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L.A. Drops Case Against 'Justiceville' Transients : 11 Who Wouldn't Abandon Makeshift Homes Won't Face Trespass Charges

May 25, 1985|ROBERT W. STEWART | Times Staff Writer

The Los Angeles city attorney's office will not file criminal charges against 11 transients arrested for trespassing two weeks ago after they refused to abandon makeshift homes in Justiceville, a Skid Row shantytown for the homeless that was closed by authorities.

The case was dropped, Deputy City. Atty. Alice Hand said, because the offenses were minor, no property was destroyed and it is unlikely that the 11 will return to the former Justiceville site at Gladys Avenue and 6th Street.

The city attorney's office routinely rejects criminal charges in cases where the facts are similar, she added.

"The normal situation, where there is an alleged minor trespass, no destruction, no possibility of return, we generally reject them in the interest of justice," Hand said.

Mixed Feelings

One of the lawyers who represented the "Justiceville 11"--10 men and a woman--said he has mixed feelings about the decision. While pleased that his clients will not be prosecuted, attorney Douglas Booth said, "It's frightening to me, because the Constitution says no one shall be deprived of life, liberty or property without due process of law.

"These people were deprived of their freedom, thrown in jail (briefly), without any neutral forum provided to them to see whether whatever they had done was right or wrong."

Hand replied that the 11 arrested at Justiceville are entitled to press claims against the city in civil court for false arrest or destruction of property, if they choose.

"They are not entitled per se to have the (criminal) case filed to determine the merits of the arrests," Hand said. The criminal justice system is intended, she added, "to determine the defendants' guilt or innocence, not whether the police acted properly."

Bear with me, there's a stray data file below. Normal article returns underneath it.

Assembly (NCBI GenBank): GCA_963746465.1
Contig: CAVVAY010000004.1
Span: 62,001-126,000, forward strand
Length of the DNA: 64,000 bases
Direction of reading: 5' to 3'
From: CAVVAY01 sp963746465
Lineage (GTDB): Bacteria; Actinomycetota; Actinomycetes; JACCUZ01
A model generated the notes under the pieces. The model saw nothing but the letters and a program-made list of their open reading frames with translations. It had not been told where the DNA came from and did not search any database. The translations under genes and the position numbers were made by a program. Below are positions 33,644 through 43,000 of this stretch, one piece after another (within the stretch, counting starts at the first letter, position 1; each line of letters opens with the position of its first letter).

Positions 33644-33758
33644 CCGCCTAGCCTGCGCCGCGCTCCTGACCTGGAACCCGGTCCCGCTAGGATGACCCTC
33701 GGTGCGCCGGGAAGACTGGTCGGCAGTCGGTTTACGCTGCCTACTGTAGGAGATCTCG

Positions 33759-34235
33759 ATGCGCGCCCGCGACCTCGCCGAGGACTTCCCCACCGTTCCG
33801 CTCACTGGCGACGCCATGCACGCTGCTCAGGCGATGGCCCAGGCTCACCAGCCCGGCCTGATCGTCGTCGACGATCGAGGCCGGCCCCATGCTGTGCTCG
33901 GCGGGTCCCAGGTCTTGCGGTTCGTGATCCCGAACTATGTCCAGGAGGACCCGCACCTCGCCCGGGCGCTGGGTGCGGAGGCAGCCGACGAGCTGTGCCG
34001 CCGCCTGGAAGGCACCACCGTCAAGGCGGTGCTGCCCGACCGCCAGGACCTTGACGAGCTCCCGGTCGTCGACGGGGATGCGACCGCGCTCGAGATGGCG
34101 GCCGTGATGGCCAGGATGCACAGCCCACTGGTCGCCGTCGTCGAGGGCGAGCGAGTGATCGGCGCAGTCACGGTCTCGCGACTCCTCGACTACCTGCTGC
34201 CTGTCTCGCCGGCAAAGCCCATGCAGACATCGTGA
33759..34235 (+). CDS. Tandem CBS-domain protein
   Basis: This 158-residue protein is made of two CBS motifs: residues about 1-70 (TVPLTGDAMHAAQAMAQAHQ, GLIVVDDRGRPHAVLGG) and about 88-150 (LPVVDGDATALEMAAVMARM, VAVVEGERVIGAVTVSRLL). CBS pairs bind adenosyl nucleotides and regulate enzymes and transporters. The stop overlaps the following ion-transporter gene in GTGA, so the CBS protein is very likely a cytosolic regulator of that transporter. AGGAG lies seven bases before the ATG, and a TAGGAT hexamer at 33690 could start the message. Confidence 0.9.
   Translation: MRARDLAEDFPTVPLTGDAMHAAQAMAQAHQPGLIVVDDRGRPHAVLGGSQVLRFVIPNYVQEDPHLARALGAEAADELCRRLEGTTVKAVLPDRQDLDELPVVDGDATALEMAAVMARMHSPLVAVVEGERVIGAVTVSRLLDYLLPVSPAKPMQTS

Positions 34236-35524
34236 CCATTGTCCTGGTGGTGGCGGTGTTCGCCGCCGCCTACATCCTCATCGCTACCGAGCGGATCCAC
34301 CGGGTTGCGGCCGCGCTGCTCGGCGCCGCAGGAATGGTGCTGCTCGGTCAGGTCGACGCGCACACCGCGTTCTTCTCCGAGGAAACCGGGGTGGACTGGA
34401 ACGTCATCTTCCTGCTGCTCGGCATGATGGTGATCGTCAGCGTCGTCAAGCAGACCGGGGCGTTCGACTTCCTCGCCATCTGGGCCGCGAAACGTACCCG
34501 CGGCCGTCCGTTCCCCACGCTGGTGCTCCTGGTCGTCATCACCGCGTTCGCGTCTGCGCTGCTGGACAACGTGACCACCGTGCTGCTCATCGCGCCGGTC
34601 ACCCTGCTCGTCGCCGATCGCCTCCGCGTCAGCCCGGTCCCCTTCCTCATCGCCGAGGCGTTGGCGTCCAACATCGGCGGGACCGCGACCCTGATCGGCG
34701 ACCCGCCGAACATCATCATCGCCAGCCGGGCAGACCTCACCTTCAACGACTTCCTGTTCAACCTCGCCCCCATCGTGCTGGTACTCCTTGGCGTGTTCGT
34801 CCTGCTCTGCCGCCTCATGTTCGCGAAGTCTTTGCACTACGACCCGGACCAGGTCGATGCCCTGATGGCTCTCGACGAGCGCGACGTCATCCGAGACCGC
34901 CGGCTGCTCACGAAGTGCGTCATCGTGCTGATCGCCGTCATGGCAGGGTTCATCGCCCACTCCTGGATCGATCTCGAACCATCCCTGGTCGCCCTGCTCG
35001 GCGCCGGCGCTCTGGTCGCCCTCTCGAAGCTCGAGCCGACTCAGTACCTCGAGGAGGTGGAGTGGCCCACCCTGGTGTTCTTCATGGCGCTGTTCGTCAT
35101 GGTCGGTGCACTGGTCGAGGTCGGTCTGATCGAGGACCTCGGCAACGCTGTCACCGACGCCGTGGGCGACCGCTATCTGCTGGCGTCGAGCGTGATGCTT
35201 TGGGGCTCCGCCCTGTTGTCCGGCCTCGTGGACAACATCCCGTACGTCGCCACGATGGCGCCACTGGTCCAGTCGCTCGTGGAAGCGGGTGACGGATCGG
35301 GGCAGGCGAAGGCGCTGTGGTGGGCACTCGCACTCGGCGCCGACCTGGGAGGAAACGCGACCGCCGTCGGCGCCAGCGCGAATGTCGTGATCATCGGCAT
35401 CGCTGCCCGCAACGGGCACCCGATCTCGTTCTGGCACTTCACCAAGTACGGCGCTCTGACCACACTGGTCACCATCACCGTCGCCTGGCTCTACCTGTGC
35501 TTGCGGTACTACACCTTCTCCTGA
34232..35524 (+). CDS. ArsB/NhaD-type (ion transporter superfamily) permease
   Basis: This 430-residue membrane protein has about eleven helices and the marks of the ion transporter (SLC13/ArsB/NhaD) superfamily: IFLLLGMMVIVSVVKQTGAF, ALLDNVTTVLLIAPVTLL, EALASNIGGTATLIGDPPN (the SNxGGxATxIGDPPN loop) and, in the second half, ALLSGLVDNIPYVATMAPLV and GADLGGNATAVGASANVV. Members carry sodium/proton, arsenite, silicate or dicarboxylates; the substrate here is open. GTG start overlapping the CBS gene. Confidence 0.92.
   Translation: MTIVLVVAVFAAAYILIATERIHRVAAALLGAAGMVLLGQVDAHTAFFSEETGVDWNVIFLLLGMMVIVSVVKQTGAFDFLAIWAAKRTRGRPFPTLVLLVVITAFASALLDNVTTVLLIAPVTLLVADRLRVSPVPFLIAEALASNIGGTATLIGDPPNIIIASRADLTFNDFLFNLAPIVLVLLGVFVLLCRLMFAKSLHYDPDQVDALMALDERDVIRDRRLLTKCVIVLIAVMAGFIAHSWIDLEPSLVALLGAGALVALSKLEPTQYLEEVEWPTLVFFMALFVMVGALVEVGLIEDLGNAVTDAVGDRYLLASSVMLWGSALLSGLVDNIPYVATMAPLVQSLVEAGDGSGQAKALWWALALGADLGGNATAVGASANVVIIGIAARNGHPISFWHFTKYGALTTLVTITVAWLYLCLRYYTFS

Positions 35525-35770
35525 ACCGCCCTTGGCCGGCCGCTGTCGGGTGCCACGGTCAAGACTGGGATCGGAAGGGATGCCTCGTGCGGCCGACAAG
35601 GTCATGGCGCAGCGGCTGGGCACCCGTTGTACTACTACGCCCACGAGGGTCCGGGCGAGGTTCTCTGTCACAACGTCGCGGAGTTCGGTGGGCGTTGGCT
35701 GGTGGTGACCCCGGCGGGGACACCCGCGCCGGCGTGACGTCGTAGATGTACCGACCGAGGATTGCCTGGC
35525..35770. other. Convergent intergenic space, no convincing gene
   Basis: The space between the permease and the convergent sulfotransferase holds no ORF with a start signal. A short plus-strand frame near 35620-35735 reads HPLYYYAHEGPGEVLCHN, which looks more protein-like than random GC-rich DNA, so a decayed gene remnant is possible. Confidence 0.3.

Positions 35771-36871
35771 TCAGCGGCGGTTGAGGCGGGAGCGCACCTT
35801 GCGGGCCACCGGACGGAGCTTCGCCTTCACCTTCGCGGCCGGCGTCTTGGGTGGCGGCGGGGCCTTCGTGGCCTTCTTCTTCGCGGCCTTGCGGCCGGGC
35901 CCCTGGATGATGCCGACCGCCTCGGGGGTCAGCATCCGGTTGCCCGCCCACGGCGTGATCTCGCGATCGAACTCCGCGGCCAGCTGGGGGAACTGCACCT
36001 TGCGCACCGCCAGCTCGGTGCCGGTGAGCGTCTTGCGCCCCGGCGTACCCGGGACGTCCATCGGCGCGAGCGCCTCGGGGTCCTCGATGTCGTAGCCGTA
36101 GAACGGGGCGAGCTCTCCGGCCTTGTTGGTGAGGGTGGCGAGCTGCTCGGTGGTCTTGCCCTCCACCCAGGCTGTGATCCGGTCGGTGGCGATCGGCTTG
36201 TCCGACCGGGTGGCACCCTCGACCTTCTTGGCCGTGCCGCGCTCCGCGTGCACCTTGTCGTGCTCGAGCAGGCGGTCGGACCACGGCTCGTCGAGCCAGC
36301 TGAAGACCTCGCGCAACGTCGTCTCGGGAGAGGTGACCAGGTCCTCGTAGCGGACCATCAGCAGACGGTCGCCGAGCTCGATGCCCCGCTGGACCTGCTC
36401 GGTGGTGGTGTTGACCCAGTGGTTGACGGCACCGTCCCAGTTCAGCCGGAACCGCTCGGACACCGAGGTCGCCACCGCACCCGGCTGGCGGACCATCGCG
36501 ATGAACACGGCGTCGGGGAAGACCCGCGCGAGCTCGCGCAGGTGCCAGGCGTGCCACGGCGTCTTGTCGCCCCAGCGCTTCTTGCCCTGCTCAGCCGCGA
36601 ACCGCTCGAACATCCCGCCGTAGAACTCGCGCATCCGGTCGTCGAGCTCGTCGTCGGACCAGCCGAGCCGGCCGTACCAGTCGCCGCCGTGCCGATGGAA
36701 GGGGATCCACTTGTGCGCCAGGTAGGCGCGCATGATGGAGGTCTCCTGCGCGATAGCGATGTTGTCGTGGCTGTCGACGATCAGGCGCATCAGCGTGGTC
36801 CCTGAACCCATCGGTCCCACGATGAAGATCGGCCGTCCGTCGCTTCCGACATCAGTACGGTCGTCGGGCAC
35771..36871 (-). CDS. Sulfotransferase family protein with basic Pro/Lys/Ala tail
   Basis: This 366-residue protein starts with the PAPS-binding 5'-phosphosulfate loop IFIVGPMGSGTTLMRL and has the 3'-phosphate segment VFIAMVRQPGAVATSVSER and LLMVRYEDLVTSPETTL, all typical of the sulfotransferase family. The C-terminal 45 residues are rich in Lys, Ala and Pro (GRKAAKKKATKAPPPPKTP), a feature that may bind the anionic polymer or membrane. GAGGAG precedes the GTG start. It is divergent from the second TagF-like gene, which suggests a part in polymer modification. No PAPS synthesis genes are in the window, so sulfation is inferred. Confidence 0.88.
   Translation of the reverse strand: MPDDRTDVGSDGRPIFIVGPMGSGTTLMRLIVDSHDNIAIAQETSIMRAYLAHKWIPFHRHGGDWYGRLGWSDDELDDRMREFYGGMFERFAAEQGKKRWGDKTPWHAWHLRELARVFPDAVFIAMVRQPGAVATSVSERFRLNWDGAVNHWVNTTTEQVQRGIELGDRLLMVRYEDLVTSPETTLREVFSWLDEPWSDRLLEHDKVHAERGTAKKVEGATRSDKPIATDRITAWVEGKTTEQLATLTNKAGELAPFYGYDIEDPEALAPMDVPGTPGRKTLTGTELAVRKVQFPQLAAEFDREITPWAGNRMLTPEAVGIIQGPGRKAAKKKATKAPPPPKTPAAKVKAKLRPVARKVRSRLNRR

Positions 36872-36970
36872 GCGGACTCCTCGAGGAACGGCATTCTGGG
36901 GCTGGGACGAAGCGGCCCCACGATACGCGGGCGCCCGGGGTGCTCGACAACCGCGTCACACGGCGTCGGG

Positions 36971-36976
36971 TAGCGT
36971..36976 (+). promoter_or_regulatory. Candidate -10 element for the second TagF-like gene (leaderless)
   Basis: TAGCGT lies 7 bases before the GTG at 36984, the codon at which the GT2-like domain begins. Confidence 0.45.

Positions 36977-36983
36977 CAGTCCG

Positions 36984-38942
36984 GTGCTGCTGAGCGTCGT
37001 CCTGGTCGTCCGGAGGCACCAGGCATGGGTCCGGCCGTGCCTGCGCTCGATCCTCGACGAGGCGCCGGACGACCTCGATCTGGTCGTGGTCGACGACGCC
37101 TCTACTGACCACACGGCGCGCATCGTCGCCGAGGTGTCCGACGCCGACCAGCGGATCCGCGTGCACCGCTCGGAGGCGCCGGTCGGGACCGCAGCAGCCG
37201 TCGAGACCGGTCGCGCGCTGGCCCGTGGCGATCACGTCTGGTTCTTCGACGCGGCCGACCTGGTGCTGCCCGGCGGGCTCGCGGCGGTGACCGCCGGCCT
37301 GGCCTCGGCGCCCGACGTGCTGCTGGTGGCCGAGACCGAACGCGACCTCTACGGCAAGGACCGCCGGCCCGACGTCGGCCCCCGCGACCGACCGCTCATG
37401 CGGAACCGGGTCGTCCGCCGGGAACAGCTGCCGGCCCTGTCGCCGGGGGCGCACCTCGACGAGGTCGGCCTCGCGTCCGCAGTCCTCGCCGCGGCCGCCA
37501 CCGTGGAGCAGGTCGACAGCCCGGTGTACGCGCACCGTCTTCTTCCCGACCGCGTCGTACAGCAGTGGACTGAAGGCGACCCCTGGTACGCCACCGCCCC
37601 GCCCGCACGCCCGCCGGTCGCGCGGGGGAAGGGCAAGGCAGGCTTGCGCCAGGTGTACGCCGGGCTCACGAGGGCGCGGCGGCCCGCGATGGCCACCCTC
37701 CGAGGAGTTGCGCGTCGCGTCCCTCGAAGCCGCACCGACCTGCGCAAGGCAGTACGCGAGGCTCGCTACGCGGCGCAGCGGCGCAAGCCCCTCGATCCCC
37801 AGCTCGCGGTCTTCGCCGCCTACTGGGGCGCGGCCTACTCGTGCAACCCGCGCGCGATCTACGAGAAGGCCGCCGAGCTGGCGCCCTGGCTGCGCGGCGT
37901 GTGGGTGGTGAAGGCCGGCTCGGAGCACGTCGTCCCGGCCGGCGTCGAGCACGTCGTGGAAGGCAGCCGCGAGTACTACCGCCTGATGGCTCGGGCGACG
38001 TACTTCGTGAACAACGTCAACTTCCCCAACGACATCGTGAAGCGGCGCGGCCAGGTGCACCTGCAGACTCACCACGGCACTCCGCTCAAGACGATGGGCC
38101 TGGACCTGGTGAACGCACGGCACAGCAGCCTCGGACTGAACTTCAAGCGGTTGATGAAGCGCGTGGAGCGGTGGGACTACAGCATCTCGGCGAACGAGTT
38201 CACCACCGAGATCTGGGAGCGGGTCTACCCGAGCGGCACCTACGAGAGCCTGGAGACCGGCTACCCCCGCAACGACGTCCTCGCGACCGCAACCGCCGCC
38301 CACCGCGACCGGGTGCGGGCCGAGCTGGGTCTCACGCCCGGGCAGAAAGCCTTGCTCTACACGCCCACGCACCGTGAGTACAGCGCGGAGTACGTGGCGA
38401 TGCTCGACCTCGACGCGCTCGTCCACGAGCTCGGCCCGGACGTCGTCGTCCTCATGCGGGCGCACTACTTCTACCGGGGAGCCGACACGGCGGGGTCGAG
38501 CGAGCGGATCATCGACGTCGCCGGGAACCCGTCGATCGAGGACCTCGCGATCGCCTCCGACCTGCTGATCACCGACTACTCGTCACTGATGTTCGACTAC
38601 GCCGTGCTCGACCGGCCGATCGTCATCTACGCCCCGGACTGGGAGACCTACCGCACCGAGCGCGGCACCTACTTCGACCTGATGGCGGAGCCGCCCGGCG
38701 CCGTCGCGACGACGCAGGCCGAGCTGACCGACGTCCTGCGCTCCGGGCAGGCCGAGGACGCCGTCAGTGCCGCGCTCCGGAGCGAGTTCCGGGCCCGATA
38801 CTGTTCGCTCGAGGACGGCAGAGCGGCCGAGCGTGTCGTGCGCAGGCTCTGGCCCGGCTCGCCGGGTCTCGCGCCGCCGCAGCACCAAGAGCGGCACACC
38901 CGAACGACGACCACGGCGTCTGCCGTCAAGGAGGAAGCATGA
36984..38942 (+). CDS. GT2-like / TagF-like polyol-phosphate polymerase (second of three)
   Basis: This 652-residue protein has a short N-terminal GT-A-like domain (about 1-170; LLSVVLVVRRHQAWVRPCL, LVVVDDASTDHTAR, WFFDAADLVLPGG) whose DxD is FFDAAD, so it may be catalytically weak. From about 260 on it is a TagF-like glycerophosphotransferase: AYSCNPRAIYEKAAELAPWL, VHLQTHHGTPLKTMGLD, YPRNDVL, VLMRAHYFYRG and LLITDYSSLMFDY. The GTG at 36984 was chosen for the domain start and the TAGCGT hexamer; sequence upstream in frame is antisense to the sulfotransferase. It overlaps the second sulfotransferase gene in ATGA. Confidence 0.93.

In this case, Hand said, "We are not making any statement that it was not a valid arrest, because I wholeheartedly believe that it was and that a violation did occur."

Second Such Case

Booth noted that the Justiceville incident was the second time this year that the city attorney's office has refused to file charges against homeless people arrested during civil protests. The first incident occurred Jan. 2, when about a dozen residents of "Tent City," a temporary shelter at 1st and Spring streets, were arrested at the Los Angeles County Hall of Administration as they urged the Board of Supervisors to extend the shelter's permit.

Justiceville, organized by former minister Ted Hayes, who was one of those arrested, was shut down by Los Angeles police on May 10. Under pressure from the county Department of Health Services, the owner of the lot on which the settlement was built had ordered the homeless who had been living there to leave.

Officials said the settlement, in the middle of what used to be a children's playground, was in violation of health codes, with no running water and a limited number of portable toilets.

Twelve people were originally arrested as the site was closed, but a spokesman for the Inner City Law Center, which arranged for attorneys to represent the group, said one was not a Justiceville resident.

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